This is a follow up to the pre-Christmas meeting that discussed the future of the NRGPN and subsequent discussions about the evolving medical scene on a local, state and national level. There were no recommendations from the meeting but various options were discussed. This following is a personal opinion but others will no doubt contribute to this discussion. I see three possible paths for the NRGPN.
Firstly, the NRGPN can expand its current Board and continue as a representative organisation of North Coast GPs, continue to publish GPSpeak and to liaise with local medical groups, such as the PHN, Nordocs and others. My personal view is that this could be a worthwhile activity. As the PHN’s role continues to change it is no longer a direct supporter of general practice. Under this assessment of the current situation the NRGPN is the only organisation focused on local GP issues.
Secondly, the NRGPN could close and cease all its activities and donate its assets in cash and kind to a similar organisation. Currently these assets constitute a little over half a million dollars.
There was little enthusiasm at the recent meeting to give the money to the NCPHN or UCRH since these groups have significant government funding already.
Some participants felt that preserving NRGPN as a member of the NCPHN was still a worthwhile activity. As a founding member of the NCPHN we have some influence on the composition of the Board of the NCPHN. I would however note that the duty of a Board Director is to the company and not to any one or group of shareholders.
The last option was to alter the NRGPN constitution to include all doctors in the area. Additionally the footprint could be extended to that of the Northern NSW LHD. In practice the new boundaries would include the Tweed and Grafton.
This change would essentially give the Nordocs Facebook group the underlying infrastructure of a registered charity and a deductible gift recipient. This organisation could have as its focus providing education for North Coast doctors, and improving communication and relationships between North Coast GPs and specialists.
It is unclear if the current NRGPN membership sees value in maintaining the organisation. The NRGPN’s main activity is publishing GPSpeak and although the magazine is relatively well regarded in the area, it is not clear that it represents the consensus views of practising general practitioners. Getting a consensus view from medical professionals has always been difficult, and this was equally true when the organisation was funded. However, “herding the cats” is much harder when you don’t have any milk.
Under the expanded Nordocs option, the larger organisation would be able to tap into other resources that are available through hospitals. It would be important for GPs to still have some influence on the organisation’s direction. Setting up the representative structure for all speciality groups will be crucial to the success of the organisation.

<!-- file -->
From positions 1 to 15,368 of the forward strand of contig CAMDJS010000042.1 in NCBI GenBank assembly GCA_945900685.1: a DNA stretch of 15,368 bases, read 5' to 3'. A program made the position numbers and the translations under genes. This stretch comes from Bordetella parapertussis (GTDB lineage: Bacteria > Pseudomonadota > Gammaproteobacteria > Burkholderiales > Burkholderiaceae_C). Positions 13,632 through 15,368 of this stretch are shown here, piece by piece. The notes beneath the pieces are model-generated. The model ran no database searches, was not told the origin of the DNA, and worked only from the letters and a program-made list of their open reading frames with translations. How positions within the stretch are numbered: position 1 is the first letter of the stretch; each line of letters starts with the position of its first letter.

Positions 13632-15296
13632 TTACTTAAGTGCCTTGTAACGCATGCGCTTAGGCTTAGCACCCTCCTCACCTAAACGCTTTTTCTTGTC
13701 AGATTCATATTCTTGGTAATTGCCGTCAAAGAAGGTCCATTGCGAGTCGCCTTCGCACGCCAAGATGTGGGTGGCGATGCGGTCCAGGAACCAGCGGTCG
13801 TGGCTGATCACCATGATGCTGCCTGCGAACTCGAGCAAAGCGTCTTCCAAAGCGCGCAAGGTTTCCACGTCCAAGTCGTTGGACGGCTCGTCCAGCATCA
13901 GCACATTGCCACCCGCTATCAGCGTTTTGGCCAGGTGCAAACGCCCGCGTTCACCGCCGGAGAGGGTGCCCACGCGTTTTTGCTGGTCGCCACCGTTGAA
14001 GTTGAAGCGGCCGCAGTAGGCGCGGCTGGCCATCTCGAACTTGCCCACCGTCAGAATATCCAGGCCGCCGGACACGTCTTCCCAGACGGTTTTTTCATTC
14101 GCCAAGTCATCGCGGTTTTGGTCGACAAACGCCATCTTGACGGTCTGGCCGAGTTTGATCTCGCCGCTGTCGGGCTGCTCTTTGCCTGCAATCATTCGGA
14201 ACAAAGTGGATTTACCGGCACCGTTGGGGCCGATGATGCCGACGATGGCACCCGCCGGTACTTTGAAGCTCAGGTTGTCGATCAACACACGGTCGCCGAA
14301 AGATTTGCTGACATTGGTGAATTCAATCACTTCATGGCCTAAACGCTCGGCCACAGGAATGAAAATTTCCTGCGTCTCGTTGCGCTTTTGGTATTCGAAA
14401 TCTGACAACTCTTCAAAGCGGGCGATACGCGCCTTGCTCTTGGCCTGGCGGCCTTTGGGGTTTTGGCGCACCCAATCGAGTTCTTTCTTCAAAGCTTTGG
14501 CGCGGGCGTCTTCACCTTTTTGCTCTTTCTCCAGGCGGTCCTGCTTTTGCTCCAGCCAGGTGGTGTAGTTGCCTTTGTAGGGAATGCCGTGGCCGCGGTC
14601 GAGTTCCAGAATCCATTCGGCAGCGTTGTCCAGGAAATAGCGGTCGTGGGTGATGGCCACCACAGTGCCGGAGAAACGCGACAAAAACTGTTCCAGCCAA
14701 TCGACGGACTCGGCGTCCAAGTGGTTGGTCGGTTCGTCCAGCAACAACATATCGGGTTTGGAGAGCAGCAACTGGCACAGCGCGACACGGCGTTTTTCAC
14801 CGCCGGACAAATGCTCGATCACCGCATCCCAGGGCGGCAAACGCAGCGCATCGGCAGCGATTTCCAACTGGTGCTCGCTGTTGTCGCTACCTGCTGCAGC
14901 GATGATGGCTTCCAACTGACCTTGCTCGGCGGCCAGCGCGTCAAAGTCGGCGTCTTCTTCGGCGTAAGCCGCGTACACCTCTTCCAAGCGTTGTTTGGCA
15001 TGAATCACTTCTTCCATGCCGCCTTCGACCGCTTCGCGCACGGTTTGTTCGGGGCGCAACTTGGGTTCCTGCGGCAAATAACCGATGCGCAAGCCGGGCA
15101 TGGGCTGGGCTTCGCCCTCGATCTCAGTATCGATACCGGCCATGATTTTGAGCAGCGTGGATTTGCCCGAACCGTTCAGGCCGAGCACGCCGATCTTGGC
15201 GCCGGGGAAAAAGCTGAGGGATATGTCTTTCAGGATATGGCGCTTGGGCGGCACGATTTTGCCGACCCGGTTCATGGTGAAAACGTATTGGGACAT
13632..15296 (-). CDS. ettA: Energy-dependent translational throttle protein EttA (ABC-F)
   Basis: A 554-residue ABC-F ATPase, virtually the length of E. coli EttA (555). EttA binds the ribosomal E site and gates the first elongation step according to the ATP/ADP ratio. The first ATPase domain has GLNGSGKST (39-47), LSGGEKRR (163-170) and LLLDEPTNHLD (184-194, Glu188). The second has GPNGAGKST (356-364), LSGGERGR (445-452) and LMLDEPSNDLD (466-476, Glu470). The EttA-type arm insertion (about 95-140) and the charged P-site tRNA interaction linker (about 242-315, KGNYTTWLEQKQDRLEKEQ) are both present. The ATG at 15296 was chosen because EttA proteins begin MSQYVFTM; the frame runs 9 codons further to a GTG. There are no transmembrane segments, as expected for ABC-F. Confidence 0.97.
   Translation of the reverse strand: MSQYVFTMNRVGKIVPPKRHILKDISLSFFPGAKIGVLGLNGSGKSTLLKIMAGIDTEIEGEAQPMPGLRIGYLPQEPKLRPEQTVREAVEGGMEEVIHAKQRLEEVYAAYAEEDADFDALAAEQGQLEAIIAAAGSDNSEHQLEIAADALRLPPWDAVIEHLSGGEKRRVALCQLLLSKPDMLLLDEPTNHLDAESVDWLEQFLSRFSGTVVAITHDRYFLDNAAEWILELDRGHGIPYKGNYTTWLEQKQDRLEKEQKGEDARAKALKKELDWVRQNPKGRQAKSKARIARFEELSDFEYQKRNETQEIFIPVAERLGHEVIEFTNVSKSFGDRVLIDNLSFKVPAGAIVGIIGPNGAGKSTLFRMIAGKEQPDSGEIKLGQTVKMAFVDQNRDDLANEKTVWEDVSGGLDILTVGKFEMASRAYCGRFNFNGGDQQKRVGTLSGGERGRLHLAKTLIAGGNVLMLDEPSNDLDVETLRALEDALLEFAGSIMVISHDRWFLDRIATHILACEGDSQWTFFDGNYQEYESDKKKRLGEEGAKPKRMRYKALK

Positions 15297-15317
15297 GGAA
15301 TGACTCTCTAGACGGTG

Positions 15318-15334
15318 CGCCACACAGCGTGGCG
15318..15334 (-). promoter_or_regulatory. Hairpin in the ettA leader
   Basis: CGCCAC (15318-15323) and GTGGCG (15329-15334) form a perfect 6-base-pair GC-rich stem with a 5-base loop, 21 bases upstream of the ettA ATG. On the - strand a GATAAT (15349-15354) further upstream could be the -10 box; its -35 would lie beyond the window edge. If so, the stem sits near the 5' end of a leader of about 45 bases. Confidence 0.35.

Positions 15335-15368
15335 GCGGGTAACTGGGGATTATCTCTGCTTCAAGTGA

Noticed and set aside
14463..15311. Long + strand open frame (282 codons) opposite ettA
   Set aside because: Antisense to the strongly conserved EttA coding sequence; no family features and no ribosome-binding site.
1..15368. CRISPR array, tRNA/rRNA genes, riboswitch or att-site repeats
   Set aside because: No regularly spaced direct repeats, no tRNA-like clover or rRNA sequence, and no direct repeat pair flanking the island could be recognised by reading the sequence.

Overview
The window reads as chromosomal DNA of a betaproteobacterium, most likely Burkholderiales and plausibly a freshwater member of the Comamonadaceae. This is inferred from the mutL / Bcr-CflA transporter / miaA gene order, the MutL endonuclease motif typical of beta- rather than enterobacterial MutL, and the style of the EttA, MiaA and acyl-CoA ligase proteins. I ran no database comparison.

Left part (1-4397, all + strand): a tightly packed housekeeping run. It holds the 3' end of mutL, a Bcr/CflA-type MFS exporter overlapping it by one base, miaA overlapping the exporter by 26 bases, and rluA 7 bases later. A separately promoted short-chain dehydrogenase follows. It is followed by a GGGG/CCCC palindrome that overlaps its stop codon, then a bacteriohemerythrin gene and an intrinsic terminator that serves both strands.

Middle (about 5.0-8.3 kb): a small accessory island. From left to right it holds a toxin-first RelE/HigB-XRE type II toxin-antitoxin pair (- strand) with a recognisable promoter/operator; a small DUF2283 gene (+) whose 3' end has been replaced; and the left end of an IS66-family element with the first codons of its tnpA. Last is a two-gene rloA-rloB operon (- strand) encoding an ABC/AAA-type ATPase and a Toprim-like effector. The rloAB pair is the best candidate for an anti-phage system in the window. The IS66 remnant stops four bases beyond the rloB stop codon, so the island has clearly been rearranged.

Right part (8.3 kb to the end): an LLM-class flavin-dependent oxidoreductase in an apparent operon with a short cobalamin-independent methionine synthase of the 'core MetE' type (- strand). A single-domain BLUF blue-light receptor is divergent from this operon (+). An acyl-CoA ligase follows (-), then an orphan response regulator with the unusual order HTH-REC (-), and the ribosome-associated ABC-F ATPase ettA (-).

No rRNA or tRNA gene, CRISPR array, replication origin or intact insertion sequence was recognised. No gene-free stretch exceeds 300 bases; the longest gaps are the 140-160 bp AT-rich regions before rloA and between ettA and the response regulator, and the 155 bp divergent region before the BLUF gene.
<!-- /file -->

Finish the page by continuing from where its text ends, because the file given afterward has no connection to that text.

Whatever course is ultimately recommended, there was general agreement that we should be working harder at cultivating our medical community in our area. There is value in having closer personal relationships with our colleagues across the various specialties and across the footprint. This can be done through educational events, social events and perhaps even online communication.
It was acknowledged that this was progressively more difficult as the footprint increased in size and given the location of the current participants confining activities to the Ballina-Lismore-Casino corridor seemed the most practical in the short term.
Since the meeting there has been further discussion about the funding available from State and Federal governments for professional education.
The NCPHN held a meeting just before Christmas to outline the process an organisation would undertake to tender for some of the funds for education from the pool of $730,000 it has for primary care workforce development across its footprint (the Tweed to Port Macquarie).
Again as a personal opinion and from past experience, I believe it will be hard for small local medical organisations to fund and succeed with a tendering application of this nature. Government tenderers prefer to deal with large organisations. In the medical education arena these bodies are often already funded through other government streams.
It can be argued that is not appropriate for these organisations to set the agenda for medical education and ignore the views of the profession itself.
On the State hospital front I note the work that Sue Velovski has been doing for quite a number of years in developing the regional training hub. I understand that the hub is seeking funding for medical practitioner training (and the administrative infrastructure that this would entail) and that it could encompass pathways for both primary and secondary care careers for hospital residents.
The next step for the NRGPN will be to vote at an Extraordinary General Meeting on a resolution to close the NRGPN. If this vote is successful it will then need to decide to which organisation it will pass its assets. Formal winding up of the organisation would not take place until December 2019.
A date for this Extraordinary General Meeting of the NRGPN is yet to be set.